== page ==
May 26, 2018

PRO-LIFE/PRO-IMMIGRANT:

How a Tiny Kansas Town Rebooted Its Struggling Hospital into a Health Care Jewel: An innovative exec found a way to recruit doctors, help refugees and make money delivering babies. (LISA RAB May 26, 2018, Politico)

The region's economy depends on the price of gas and oil, which plummeted in recent years. But there are pockets of industrial vitality, too. Seventeen miles east of Lakin, in Holcomb, where Truman Capote wrote In Cold Blood, smoke rises from the steel towers of the Tyson Fresh Meats plant. Tyson's workers slaughter 6,000 head of cattle a day, making it one of the largest beef-packing plants in the world. East African refugees inspect beef beside immigrants from Burma, Mexico, and Ecuador. Those who don't find jobs at the plant labor on the surrounding dairy farms and ranches. In short, this part of western Kansas is like a lot of rural America, right down to the struggling county hospital.

Four years ago, Kearny County Hospital had to turn away patients because it didn't have enough doctors to treat them. It was losing $100,000 a year in its maternity ward. County commissioners wanted to avoid the fate of other rural communities, which have lost 83 hospitals across the country in the past eight years. Often, the solution is to stop delivering babies. More than half the rural counties in the country no longer have a labor and delivery unit in their hospitals; in Kansas, nine rural obstetrics units have shut down in the past 10 years, and six more are planning to close soon, says Michael Kennedy, associate dean for rural health education at the University of Kansas School of Medicine.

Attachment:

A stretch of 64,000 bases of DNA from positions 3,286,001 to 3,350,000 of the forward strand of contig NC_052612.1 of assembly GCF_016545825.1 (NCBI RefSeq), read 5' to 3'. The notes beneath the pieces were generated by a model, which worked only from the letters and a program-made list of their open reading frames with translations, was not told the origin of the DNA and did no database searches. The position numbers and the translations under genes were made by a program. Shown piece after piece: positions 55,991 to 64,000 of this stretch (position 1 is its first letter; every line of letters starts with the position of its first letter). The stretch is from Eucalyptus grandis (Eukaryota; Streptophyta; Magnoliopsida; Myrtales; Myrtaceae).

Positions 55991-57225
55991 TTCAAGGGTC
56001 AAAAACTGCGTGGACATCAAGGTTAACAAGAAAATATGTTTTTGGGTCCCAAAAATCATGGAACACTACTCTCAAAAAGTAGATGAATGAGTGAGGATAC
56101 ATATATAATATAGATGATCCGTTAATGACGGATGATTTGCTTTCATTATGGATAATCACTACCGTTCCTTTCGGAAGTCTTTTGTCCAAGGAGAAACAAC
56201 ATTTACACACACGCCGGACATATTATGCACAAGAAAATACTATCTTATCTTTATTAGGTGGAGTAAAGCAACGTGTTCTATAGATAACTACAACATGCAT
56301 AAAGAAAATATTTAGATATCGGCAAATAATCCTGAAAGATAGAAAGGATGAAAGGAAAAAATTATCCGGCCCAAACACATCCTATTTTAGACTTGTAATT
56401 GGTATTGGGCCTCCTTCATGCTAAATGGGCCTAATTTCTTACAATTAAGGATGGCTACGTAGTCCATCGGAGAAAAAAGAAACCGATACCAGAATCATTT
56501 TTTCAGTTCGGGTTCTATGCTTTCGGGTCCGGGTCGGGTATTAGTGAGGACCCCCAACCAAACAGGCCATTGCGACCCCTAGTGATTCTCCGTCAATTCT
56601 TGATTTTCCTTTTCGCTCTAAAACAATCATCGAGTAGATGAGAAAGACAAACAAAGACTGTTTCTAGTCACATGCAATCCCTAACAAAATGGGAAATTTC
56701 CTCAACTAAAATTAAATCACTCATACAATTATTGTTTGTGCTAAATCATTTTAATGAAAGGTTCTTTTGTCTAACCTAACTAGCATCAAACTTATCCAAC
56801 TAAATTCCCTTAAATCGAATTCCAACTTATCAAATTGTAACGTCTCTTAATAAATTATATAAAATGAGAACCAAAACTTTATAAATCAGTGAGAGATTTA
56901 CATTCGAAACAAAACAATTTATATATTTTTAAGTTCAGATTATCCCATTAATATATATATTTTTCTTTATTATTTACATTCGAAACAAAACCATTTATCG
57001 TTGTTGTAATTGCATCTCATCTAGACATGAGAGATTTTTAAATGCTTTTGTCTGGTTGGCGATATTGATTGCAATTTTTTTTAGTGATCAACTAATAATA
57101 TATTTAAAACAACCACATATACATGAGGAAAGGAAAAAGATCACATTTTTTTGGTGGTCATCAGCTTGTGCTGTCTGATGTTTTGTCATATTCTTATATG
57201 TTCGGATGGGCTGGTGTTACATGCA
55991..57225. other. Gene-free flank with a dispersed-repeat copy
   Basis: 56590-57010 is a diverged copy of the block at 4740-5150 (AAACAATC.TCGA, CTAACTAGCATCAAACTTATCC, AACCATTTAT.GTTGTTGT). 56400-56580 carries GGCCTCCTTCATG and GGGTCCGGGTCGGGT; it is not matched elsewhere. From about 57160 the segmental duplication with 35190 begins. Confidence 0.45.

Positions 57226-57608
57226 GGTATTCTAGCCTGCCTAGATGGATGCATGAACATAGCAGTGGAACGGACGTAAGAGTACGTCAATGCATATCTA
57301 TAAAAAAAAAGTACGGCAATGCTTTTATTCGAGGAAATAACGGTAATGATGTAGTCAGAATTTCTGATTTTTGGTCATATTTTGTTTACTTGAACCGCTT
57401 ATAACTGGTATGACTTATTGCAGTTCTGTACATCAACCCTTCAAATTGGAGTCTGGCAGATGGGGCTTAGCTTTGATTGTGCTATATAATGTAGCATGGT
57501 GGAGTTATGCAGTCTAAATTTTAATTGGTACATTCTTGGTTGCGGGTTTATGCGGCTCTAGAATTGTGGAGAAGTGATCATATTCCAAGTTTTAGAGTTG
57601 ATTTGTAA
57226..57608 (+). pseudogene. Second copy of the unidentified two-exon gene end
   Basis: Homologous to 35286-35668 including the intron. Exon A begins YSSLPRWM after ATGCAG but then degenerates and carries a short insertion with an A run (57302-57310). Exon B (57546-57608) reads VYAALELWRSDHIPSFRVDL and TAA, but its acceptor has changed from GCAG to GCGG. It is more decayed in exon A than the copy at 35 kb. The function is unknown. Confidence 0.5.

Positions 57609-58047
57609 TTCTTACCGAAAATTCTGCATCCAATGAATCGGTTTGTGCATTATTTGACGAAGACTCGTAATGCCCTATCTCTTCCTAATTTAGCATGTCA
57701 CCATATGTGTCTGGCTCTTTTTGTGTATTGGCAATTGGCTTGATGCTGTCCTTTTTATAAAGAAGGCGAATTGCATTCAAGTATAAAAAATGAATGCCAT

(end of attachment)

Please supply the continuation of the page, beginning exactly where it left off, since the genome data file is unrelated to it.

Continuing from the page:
But Kearny County went the other way.

Officials hired an innovative CEO who came up with a way to make their rural hospital appeal to talented young physicians who want to deliver babies in Third World countries. You can do that work right here in Kansas, Ben Anderson told his new recruits, by serving immigrants and refugees. Once the new doctors arrived, Anderson applied for grants to upgrade the hospital's equipment and fly in a specialist to see women with high-risk pregnancies. The skilled doctors and luxurious birthing suites attracted immigrants from neighboring Garden City and wealthier patients from out of town, and the baby boom they created padded the hospital's bottom line. KCH went from delivering 187 babies in 2014 to 327 in 2017. In the span of five years, Anderson has turned the hospital into the county's largest employer, with a profitable maternity ward that draws patients from as much as two hours away for its superior care. "I think it's a huge success story," Kearny County Commissioner Shannon McCormick says.

Posted by at May 26, 2018 7:38 AM

  

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